Posted by Ed Cassiere - Wed, Jul. 18, 2012 - [ Women's Track and Field ] - Viewed 433 times
XU track and field standout Devinn Rolland displays her NAIA All-America plaque and her three conference championship medals.
XU track and field standout Devinn Rolland displays her NAIA All-America plaque and her three conference championship medals.

     NEW ORLEANS - After two semesters at Xavier University of Louisiana, Devinn Rolland has carved a unique niche in XU history.
     A chemistry/pre-pharmacy major from the New Orleans suburb of Harvey, La., Rolland is the first XU freshman student-athlete to be named All-America. And she's the first from Xavier to record a 4.0 grade-point average for both semesters during an All-America year.
     Rolland was named NAIA All-America after finishing sixth May 24 in the long jump - she produced a personal record of 19 feet, 5.5 inches on her fifth of six jumps - at the national outdoor track and field championship meet in Marion, Ind. The top eight in each individual event and all four runners from the top eight relay teams received that honor. Nearly three weeks earlier, she completed her second straight XU semester with all A's.
     Rolland also qualified for the NAIA meet in the 100- and 200-meter dashes. In both events she reached the semifinals.

     "I'm not surprised," said Nancy Walsh, her basketball coach at Cabrini High School in New Orleans. "Devinn is amazing. Her senior year we did early morning preseason conditioning several days a week . . . from the start of school in August until the start of practice in October. Devinn never missed a workout, and her grades never suffered." 
     Rolland was a Cabrini salutatorian and a National Achievement Scholarship recipient. It's her academic success which enabled her to attend Xavier on a Board of Trustees Scholarship, a full cost-of-attendance award that she'll keep for 2012-13 because of her outstanding grades.
     "You have to study," Rolland said. "You have to stay on top of your academic work because if you don't, it'll get difficult."
     It seems that the only difficulty Rolland has encountered is deciding to participate in track and field. She says she's always been fast - "When I was younger, I was always beating the other kids when we raced on the playground" - and an uncle in coaching encouraged her to formally compete. Rolland remembers attending one practice for a local age-group team, but she didn't continue. 
      Finally, after one year at Cabrini, Rolland joined the track team in ninth grade. "I thought it would be too tough," she said. But her performances suggested otherwise. Rolland was a Class 4A state champion outdoors as a sophomore in the long jump and won another 4A state title in the 200 a year later. As a senior at the 4A outdoor meet she placed second in the long jump, third in the 200 and anchored a pair of top-three relay teams. Cabrini scored 64 points to finish second, its best finish ever at the state meet.
     "To me, Devinn is the complete student-athlete," Cabrini track coach Rudy Horvath said. "She's bright. She's competitive. She's very coachable. And to top it all off, she's a phenomenal athlete."
     Rolland faced another do-I-or-don't-I decision at Xavier. Coach Joseph Moses - who revived the XU track program by entering some of his cross country runners in meets during the spring 2010 semester and had followed Rolland's Cabrini career - had an open-arm welcome ready for her. But, once again, she had doubts.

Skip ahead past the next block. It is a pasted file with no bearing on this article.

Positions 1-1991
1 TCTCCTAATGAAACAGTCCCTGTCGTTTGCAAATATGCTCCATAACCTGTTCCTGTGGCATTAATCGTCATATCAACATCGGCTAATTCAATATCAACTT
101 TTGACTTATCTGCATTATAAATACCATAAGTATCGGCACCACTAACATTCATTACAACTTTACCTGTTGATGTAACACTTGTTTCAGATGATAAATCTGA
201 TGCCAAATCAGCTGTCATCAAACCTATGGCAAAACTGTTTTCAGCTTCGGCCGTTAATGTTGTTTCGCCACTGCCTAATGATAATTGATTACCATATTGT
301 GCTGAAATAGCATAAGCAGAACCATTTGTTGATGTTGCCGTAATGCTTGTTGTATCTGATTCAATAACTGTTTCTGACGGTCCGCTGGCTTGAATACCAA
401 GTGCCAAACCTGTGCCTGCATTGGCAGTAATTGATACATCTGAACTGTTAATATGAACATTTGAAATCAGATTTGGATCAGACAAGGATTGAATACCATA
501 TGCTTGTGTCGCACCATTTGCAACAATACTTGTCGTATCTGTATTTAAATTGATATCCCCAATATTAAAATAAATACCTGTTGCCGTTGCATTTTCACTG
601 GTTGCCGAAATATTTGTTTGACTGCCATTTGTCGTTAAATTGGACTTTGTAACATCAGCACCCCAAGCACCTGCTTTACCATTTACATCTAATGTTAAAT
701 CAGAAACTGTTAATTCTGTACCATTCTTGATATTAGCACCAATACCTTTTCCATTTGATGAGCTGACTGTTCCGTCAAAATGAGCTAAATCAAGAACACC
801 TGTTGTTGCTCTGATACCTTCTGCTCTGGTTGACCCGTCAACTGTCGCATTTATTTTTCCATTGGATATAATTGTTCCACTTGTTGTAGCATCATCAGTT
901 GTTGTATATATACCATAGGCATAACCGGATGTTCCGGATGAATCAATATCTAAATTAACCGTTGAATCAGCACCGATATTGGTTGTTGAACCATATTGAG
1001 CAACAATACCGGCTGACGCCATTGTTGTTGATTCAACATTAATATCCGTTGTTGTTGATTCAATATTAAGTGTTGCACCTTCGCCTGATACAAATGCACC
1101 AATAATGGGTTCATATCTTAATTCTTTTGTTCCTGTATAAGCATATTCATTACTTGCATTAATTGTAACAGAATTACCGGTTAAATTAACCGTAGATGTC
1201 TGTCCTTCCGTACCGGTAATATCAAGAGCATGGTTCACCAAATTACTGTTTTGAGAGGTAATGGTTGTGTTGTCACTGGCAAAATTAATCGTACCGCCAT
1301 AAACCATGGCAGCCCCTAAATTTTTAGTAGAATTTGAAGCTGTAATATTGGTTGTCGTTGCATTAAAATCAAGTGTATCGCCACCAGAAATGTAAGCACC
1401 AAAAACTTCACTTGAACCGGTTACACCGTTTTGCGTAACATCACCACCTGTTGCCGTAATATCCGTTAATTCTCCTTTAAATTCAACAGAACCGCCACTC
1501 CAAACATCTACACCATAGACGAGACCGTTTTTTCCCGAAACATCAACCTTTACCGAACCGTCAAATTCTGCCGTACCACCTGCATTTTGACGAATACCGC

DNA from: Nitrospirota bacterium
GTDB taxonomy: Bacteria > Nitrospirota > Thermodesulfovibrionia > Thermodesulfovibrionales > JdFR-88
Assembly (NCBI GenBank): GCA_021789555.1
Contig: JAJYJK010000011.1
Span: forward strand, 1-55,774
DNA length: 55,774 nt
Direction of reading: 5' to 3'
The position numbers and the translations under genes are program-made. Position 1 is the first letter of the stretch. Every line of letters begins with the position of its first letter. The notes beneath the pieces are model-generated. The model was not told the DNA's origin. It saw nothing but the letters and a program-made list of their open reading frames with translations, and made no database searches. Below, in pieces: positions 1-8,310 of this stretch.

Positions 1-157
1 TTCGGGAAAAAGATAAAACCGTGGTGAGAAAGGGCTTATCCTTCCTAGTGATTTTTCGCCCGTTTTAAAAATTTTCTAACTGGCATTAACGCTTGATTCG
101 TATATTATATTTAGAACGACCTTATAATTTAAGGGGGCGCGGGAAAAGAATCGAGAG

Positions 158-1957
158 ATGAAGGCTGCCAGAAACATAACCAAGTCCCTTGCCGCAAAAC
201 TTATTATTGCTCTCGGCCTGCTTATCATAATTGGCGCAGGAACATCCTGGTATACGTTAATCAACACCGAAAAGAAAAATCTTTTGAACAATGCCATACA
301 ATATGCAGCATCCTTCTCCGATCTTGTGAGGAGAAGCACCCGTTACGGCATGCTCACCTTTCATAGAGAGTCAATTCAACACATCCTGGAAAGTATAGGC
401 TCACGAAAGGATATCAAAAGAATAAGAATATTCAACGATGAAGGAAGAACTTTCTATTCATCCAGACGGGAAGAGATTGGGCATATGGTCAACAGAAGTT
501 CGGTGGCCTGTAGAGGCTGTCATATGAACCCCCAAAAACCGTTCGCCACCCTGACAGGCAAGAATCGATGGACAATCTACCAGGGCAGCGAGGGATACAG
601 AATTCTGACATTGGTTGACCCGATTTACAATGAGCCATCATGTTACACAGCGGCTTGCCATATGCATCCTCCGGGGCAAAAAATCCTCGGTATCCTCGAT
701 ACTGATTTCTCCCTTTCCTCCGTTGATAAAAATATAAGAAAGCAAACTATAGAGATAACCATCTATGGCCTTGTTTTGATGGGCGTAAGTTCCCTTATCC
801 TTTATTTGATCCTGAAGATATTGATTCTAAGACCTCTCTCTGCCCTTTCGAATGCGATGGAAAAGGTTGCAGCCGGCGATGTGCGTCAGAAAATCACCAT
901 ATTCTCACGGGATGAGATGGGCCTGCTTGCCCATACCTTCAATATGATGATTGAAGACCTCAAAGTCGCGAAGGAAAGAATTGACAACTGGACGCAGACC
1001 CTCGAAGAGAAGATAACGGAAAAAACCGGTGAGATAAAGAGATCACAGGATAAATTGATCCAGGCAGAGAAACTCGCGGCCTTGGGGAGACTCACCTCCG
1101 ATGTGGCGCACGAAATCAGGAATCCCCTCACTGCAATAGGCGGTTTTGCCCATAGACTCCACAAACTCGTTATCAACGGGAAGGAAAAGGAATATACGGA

"I was very close to not running track," Rolland said. "I thought I wouldn't be able to handle it and stay on top of my studies. But when I got to orientation in August, I decided to give it a try and see what happened."
     What happened was Rolland's usual standard of excellence. She handled all challenges in the classroom. Though she didn't relish weight training and the resulting soreness, eventually she got stronger.
     "Devinn had an awesome year," Moses said.
     At the Gulf Coast Athletic Conference Championships on April 28 at Tad Gormley Stadium in New Orleans, Rolland was the only female to win three individual events. She beat defending champions in the 100 and long jump and finished first in the 200. All three of Rolland's winning marks were better than those of the previous year. Her times of 11.87 seconds in the 100 and 24.51 in the 200 were personal records.
     Her long jump PR at the NAIA meet qualified her for the USA Junior Outdoor Track and Field Championships at Bloomington, Ind., in mid-June. Though she finished 11th out of 19 jumpers and did not qualify for the U.S. team which competed at the IAAF World Junior Championships this month in Barcelona, Spain, Rolland finished ahead of NCAA Division I athletes from Kent State, North Texas and Appalachian State. And, according to Moses, she took another positive step just by competing.
     "Devinn has just begun to scratch the surface in track and field," Moses said. "She's a special young lady with tremendous natural ability. She will get better the longer she competes because of the experience she'll gain. Going to NAIA nationals and going to USA juniors opened her eyes to what's out there. I expect her to get PRs in the sprints and the long jump next season."
     This XU program made noise a year ago, too. With the help of several basketball players, who combined to score nearly one-third of the the Gold Nuggets' points, Moses coached Xavier's women to the 2011 GCAC outdoor championship, edging crosstown rival Dillard by 5.5 points. The women's 4x400 relay team - Marchelle Jones, Brianna Dekine, Ashley Taylor and Dominique Webb - competed at the 2011 NAIA meet.
     "Track at Xavier has a long tradition of success," Moses said. "I think the potential is here for a team to win a national championship."